The winter session of Parliament is on. Even as Parliament is yet to decide on FDI in retail, we are convinced that the need of the hour is the implementation of policies hitherto announced. The purpose of this piece is two-fold. First, to understand the implementation matrix of proposed policy reforms and second, to quantify the possible benefit matrix arising out of the same. In particular, we believe that the quantification of the benefits will dispel doubts (if any) of India firmly moving ahead with the reform agenda.
First, some statistics on the pending legislative business. At the beginning of this winter session, there were some hundred Bills still pending in Parliament. Additionally, as per some knowledgeable sources, it is believed that the government has identified around 35 Bills for the session, which include some carry-overs from the previous session.
The table below summarises the status of the policy actions that the government has taken till date outside the ambit of Parliament and the Bills/actions that requires Parliamentary approval, requires consensus/Parliamentary Standing Committee approval. For the sake of convenience, we have categorised the policy decisions that have already been decided and require no Parliamentary approval in the first column. There is no problem in going ahead with implementing these policy decisions (other than possible Parliamentary reviews or debates). However, the next three columns in the table reflect the government’s dilemma in implementing some of the policies announced (for example, insurance and PFRDA amendment requires Parliamentary passage) and also the requirement of consensus in some (Goods & Services Tax, Micro Finance Bill, etc). It is with respect to these approvals/consensus that the government needs to get its act together with the active support of all concerned. We now move over to why the Government should move ahead quickly with such implementations.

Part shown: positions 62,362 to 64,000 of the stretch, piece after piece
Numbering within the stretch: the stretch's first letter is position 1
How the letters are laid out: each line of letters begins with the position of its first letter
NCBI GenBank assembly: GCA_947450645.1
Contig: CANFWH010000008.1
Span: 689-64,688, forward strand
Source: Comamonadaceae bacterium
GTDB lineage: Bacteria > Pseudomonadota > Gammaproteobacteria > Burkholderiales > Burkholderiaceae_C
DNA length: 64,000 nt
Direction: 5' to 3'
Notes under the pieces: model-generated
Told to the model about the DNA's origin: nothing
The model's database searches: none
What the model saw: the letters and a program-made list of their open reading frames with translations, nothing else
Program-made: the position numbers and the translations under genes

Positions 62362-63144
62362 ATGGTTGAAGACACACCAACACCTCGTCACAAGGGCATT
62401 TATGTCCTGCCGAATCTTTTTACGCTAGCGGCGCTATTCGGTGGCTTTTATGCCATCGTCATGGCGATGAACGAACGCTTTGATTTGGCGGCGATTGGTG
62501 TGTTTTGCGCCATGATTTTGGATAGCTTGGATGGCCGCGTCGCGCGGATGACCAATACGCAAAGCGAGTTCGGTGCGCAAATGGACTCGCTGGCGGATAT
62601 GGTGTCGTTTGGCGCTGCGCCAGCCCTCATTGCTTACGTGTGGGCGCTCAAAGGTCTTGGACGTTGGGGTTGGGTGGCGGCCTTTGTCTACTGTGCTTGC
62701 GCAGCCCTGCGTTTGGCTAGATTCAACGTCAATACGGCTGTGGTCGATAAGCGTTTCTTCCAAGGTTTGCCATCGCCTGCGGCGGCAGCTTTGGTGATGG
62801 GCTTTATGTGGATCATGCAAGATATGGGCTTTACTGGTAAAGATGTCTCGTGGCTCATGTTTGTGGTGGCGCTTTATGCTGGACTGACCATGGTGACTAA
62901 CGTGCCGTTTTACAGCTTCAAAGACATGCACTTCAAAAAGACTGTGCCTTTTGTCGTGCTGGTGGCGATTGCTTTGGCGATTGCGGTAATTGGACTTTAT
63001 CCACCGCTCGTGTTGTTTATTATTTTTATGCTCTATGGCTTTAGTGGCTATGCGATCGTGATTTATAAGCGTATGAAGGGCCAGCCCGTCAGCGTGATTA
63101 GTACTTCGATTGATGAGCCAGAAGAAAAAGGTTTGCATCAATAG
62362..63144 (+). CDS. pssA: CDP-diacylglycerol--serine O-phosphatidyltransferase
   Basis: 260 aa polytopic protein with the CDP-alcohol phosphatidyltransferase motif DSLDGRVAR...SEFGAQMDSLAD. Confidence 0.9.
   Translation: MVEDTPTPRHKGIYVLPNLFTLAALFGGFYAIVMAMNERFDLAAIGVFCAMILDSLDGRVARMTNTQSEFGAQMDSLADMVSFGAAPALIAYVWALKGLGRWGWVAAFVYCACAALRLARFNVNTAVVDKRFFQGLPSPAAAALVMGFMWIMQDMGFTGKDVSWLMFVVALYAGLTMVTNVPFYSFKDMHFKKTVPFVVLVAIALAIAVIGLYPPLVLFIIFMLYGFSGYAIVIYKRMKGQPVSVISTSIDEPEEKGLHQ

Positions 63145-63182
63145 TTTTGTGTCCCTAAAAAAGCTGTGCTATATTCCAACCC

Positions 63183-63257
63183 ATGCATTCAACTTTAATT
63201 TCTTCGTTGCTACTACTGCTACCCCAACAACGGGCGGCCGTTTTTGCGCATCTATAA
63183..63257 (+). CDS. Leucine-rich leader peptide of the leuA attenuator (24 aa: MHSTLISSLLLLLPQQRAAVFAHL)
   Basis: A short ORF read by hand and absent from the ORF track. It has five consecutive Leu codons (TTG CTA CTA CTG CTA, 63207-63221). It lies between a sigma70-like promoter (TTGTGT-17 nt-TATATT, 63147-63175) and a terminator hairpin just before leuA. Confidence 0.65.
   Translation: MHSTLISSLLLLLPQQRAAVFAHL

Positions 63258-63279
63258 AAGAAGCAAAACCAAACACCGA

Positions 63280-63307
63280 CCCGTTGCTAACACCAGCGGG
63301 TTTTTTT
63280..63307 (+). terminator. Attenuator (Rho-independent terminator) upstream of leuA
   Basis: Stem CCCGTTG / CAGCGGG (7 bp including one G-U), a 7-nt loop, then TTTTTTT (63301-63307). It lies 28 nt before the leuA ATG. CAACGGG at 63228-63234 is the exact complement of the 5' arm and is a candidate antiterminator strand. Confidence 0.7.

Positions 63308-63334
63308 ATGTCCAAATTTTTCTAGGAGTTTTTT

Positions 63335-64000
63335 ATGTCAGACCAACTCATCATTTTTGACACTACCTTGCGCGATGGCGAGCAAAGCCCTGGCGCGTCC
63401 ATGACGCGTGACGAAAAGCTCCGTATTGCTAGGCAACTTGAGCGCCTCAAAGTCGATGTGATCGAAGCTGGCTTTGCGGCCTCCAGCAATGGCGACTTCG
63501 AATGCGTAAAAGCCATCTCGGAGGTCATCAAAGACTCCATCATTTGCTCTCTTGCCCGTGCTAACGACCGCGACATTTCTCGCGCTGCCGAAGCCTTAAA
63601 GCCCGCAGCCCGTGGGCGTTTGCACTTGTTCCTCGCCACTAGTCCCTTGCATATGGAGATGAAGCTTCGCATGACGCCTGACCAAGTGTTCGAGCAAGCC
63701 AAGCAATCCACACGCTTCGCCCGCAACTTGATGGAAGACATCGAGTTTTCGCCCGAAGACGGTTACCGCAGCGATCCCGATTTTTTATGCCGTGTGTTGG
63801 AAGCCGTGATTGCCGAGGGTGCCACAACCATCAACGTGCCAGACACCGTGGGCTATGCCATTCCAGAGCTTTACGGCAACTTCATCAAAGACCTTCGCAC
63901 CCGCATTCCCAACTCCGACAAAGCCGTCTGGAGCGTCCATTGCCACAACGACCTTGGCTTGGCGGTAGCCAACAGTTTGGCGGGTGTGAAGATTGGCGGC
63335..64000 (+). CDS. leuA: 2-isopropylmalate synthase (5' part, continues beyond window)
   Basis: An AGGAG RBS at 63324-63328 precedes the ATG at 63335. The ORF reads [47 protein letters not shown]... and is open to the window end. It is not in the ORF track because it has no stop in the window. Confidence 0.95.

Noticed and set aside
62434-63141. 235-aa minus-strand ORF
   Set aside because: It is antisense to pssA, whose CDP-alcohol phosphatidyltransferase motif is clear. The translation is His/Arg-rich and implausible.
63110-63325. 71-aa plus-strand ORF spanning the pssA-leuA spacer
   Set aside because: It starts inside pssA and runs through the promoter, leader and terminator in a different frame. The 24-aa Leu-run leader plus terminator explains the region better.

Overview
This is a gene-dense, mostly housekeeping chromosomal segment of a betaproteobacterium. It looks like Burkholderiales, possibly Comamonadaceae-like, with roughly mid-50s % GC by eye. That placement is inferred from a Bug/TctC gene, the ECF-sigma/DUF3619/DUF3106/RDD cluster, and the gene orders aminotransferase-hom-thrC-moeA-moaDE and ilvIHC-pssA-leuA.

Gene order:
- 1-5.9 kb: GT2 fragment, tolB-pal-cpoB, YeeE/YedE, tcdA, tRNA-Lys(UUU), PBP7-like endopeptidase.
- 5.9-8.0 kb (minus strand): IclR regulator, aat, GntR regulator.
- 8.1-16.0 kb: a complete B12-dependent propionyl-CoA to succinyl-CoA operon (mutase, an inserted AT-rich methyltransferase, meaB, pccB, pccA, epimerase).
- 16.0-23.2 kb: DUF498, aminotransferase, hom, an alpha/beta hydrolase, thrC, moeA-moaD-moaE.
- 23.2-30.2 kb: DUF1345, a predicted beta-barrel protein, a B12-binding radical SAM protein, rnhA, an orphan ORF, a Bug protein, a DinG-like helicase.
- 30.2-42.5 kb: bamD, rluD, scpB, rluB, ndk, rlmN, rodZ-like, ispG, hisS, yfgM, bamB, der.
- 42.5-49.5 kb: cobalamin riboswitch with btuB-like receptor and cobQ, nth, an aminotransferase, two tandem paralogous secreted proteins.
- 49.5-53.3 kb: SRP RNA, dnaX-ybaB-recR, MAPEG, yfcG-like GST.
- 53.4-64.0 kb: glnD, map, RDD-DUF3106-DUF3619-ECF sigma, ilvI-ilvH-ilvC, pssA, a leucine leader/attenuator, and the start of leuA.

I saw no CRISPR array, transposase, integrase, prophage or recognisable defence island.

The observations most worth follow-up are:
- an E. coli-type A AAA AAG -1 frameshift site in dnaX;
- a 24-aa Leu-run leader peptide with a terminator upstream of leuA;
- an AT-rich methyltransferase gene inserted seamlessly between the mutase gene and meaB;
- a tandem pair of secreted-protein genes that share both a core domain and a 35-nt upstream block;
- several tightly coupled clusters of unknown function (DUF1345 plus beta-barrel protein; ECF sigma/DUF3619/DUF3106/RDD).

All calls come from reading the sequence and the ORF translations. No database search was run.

First, the decision to allow an increase in FDI limit in insurance from 26% to 49% will attract at least R30,000 crore, as per independent estimates. It may be noted that India’s rank in the world insurance market has dropped four places from 11th in 2010 to 15th in 2011 due to a